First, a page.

Titled “I, You, (We)s,” the Sept. 2 performance, held during New Student Orientation, presented frequent challenges in community engagement and offered suggestions for engaging authentically, thoughtfully, and collaboratively.

“The goal of this program was to introduce new students to the topics and conversations that would be relevant during their time at Wesleyan,” explained Esme Maria Ng ’22, who co-wrote the scripts with fellow student playwright and “I, You, (We)s” actor Luna Dragon Mac-Williams ’22.

When writing skits for the program, Ng and MacWilliams based their pieces on their own individual strengths, interests, and stories.

“The biggest thing that came to mind is how my identity interacts with the mostly white, cishet, economically privileged environment around me,” Ng said. “Thus, my pieces were hoping to pose questions along the lines of ‘what is our responsibility to one another when we can’t understand one another?’ ‘How do we reconcile ourselves with the world around us, thinking especially about how/where our privilege places us in these spaces.'”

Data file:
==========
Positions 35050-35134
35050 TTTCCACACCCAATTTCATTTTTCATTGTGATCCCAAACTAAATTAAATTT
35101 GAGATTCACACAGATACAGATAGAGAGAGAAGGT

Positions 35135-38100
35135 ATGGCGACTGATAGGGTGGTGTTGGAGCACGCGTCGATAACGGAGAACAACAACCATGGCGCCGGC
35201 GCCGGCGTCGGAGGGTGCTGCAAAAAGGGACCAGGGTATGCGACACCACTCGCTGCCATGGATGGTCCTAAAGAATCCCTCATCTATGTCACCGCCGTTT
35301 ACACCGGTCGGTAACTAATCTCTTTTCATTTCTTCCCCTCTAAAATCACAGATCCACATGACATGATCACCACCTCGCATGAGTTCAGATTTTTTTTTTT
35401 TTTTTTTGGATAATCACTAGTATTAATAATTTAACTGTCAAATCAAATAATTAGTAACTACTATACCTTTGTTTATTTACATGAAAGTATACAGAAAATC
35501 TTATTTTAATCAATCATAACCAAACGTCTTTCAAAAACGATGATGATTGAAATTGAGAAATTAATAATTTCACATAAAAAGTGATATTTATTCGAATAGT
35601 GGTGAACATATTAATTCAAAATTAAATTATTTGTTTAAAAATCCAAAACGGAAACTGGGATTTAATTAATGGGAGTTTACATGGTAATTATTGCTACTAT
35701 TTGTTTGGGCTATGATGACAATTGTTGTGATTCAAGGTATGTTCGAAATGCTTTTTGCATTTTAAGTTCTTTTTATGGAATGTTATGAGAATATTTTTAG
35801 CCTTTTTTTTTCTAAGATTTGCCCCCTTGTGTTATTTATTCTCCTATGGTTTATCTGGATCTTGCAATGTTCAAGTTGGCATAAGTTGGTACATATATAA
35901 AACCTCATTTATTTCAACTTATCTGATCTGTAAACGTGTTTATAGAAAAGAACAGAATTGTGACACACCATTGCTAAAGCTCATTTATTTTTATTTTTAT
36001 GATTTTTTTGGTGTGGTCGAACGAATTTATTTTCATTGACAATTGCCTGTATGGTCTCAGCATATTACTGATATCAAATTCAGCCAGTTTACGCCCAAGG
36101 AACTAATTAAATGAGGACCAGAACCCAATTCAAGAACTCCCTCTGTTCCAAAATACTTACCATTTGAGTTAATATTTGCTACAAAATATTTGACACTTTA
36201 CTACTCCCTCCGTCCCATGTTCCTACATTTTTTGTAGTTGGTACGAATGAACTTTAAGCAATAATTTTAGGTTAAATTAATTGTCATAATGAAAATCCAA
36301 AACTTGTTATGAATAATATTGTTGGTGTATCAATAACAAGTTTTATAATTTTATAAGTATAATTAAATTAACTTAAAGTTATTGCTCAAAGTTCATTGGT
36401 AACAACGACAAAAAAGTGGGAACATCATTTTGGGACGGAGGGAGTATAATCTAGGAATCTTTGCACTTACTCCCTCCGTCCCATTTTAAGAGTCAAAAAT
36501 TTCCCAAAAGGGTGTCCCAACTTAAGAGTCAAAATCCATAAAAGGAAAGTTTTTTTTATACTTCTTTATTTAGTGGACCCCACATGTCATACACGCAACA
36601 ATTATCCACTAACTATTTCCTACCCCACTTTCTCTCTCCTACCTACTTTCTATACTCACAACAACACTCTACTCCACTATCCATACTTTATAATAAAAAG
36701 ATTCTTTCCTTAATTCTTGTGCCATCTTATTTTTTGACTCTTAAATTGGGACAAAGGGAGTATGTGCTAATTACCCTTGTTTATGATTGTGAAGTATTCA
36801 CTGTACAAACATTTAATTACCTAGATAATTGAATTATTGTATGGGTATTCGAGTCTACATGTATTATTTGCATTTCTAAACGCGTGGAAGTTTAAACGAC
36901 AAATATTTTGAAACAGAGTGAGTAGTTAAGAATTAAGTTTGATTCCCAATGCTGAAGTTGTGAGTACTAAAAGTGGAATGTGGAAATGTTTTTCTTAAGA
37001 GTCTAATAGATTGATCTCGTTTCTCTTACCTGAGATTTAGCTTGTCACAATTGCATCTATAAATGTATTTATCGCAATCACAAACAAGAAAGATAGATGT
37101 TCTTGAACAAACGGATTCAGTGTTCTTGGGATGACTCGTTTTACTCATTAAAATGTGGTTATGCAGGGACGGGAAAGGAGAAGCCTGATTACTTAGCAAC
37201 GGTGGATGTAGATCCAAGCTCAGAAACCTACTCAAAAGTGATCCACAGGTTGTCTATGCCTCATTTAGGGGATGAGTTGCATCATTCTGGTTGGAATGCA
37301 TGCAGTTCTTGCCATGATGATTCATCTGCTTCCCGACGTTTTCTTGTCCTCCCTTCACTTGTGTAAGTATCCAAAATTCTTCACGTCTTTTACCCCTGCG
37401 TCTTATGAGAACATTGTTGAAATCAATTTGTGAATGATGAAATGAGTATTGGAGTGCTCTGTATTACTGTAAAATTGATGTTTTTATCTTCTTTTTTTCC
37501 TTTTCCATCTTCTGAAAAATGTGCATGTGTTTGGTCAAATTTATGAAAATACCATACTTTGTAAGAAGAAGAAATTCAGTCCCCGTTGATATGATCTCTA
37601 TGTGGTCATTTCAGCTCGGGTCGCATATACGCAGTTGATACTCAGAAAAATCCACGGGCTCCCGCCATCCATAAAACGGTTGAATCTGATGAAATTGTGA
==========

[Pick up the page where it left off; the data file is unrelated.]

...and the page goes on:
Ng and Mac-Williams worked on writing and editing the script for about a month this summer. Their revision process involved sharing the work with the actors and Wesleyan faculty and staff to ensure the script had a clear message and maintained historic and geographic accuracy.

Centering the principles of the Cardinal Community Commitment, the skits also addressed topics including racism, imposter syndrome, tokenization, navigating power dynamics, hierarchy, and Wesleyan-Middletown relationships.

The performance was directed by Marcella Trowbridge, artistic director of the local non-profit theater company ARTFARM. “I am delighted to be back at Wes as a guest artist working with students addressing current issues through theater,” Trowbridge said. “This is a new script and we hope it will become an annual part of New Student Orientation.”